This discovery is considered the latest evidence of how the ancient Greeks tried to use “magic” 2300 years ago.
A ceramic vase dating back about 2300 years, inside filled with the bones of a headless chicken with a large iron nail driven through the vase has just been found recently in Greece. According to many archaeologists, this strange ceramic vase is believed to be part of an ancient curse.
It is known that archaeologists discovered the above ceramic vase during the renovation of the Classical Trade Center Agora (Greece). Thousands of years ago, this place used to be the working place of Greek craftsmen.
Subsequent analysis revealed that the entire exterior of the vase was filled with characters, which were believed to be the names of the 55 ‘victims’ targeted by the curse. However, due to the effects of time, these names are now only left as scattered letters or just a blur, according to Jessica Lamont, a professor at Yale University (USA).
According to this expert, iron nails and chicken bones found in the jar are likely to play an important role in carrying out the curse. Accordingly, iron nails are often used in ancient curses, aiming to create a form of supernatural power that makes the cursed victim immobile and unable to resist.
Meanwhile, the bones found in the jar belonged to a chicken that was about seven months old when it was killed. Archaeologists believe that the creator of the curse may have wanted to transfer the chicken’s “defenceless helplessness” to the people whose names were engraved on the vase. The presence of the chicken’s head and legs in the jar reveals that the curse maker “tried to nullify the use of those same parts of the victim’s body”, by “twisting and stabbing the head and lower leg”. of the chicken”.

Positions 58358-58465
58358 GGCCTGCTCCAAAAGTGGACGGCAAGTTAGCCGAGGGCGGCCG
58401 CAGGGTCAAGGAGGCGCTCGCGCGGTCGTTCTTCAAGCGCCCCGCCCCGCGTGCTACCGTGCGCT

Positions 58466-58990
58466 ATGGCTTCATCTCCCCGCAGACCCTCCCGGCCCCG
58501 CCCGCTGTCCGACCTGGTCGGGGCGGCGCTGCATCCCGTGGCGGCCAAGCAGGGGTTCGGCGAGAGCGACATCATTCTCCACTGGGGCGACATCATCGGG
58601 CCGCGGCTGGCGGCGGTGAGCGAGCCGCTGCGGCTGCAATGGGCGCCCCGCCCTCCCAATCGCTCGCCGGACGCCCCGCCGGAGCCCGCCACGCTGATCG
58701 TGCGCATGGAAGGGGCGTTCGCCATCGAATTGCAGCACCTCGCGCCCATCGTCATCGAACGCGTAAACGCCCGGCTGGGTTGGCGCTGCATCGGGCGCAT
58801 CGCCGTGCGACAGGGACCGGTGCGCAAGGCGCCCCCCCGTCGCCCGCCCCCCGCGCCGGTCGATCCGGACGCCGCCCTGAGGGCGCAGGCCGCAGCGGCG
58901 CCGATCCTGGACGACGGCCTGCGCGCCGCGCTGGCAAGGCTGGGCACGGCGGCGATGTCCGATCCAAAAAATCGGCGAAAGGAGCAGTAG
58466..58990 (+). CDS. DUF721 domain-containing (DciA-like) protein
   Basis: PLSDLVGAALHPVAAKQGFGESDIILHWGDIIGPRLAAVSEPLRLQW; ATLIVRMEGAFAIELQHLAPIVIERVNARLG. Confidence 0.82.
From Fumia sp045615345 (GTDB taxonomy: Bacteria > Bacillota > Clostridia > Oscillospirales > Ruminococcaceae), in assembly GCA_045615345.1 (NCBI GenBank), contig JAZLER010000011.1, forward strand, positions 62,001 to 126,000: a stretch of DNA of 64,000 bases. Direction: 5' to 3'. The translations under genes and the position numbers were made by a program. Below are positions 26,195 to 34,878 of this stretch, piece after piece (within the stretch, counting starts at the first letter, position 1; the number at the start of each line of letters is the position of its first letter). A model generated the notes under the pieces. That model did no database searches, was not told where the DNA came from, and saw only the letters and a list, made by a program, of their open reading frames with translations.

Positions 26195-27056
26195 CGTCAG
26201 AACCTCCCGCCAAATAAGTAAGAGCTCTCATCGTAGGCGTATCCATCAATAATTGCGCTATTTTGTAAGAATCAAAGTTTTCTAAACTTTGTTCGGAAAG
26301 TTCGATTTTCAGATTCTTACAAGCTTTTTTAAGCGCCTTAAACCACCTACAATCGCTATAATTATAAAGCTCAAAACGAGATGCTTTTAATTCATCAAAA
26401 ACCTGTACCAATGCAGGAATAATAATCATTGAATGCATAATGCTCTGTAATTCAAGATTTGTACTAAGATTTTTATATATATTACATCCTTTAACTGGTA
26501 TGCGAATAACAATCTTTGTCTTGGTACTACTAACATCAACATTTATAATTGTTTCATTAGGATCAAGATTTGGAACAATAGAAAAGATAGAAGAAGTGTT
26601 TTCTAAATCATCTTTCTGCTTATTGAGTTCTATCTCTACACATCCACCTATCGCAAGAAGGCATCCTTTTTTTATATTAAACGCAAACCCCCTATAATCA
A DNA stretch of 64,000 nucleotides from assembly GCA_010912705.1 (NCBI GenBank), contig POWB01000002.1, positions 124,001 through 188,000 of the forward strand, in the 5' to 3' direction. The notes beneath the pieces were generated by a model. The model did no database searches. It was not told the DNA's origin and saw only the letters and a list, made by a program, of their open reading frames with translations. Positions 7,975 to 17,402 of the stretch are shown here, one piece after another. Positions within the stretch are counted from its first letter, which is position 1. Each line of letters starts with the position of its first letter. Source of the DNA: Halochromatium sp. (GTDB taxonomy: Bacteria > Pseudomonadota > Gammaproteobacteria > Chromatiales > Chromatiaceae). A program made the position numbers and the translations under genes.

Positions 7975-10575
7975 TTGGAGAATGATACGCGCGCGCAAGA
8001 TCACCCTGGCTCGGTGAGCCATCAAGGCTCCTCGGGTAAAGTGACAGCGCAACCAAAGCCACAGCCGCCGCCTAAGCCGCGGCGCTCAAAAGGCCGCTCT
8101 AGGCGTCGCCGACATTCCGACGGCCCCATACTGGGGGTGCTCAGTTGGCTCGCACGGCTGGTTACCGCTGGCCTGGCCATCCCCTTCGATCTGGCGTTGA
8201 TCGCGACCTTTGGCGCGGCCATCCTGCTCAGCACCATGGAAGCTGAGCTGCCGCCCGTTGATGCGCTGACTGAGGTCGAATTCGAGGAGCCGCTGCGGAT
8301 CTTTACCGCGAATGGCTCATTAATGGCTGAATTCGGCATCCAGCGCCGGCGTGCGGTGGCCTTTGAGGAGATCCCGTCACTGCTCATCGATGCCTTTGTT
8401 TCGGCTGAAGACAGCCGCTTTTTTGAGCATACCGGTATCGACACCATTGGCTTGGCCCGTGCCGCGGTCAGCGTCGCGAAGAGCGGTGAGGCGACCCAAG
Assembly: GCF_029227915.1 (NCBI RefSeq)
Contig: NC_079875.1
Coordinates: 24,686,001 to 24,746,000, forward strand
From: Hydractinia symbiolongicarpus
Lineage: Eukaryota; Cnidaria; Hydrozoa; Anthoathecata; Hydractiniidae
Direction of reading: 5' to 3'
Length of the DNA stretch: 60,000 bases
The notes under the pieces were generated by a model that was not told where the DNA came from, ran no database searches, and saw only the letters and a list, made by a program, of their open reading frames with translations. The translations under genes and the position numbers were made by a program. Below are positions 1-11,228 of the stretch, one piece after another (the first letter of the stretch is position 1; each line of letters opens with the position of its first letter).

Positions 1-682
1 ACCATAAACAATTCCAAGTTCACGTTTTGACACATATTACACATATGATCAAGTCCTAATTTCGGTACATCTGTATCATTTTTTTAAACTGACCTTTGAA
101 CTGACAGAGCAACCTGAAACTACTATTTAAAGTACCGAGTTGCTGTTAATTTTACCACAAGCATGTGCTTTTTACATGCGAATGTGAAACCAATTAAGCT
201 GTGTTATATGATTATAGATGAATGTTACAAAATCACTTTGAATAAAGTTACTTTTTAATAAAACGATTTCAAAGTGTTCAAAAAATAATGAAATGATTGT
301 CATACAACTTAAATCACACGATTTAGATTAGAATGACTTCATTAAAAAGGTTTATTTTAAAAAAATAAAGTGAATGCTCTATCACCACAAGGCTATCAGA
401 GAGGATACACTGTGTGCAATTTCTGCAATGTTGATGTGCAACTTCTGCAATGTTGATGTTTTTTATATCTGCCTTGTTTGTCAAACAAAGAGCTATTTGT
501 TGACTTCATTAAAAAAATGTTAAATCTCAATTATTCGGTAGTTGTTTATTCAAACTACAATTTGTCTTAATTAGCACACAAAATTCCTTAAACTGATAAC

Notably, this ceramic vase was placed near the cremation pyre containing animal carcasses – to enhance the power of the curse. The handwriting on the urn reveals that at least two individuals worked on carving the names of the victims. These people themselves are said to be very knowledgeable about how to perform a curse.
Archaeologists also put forward many different theories to explain the motives for performing the curse of this group of people.
Accordingly, the team believes that a legal dispute may have taken place thousands of years ago. The creators of the curse decided to ‘engraved’ the names of all the enemies they knew, including their families and supporters. By 300 BC, trials were common in Athens and attracted a great deal of publicity, archaeologists say.
Another theory is that the curse is related to the conflict in Athens about 2,300 years ago. After Alexander the Great died in 323 BC, his empire quickly fell. A series of conflicts for power between the generals under Alexander the Great broke out. History books say that several forces wanted to gain control of Athens at that time. Most likely, the curse was created by a faction to ‘kill out’ the generals of the opposition.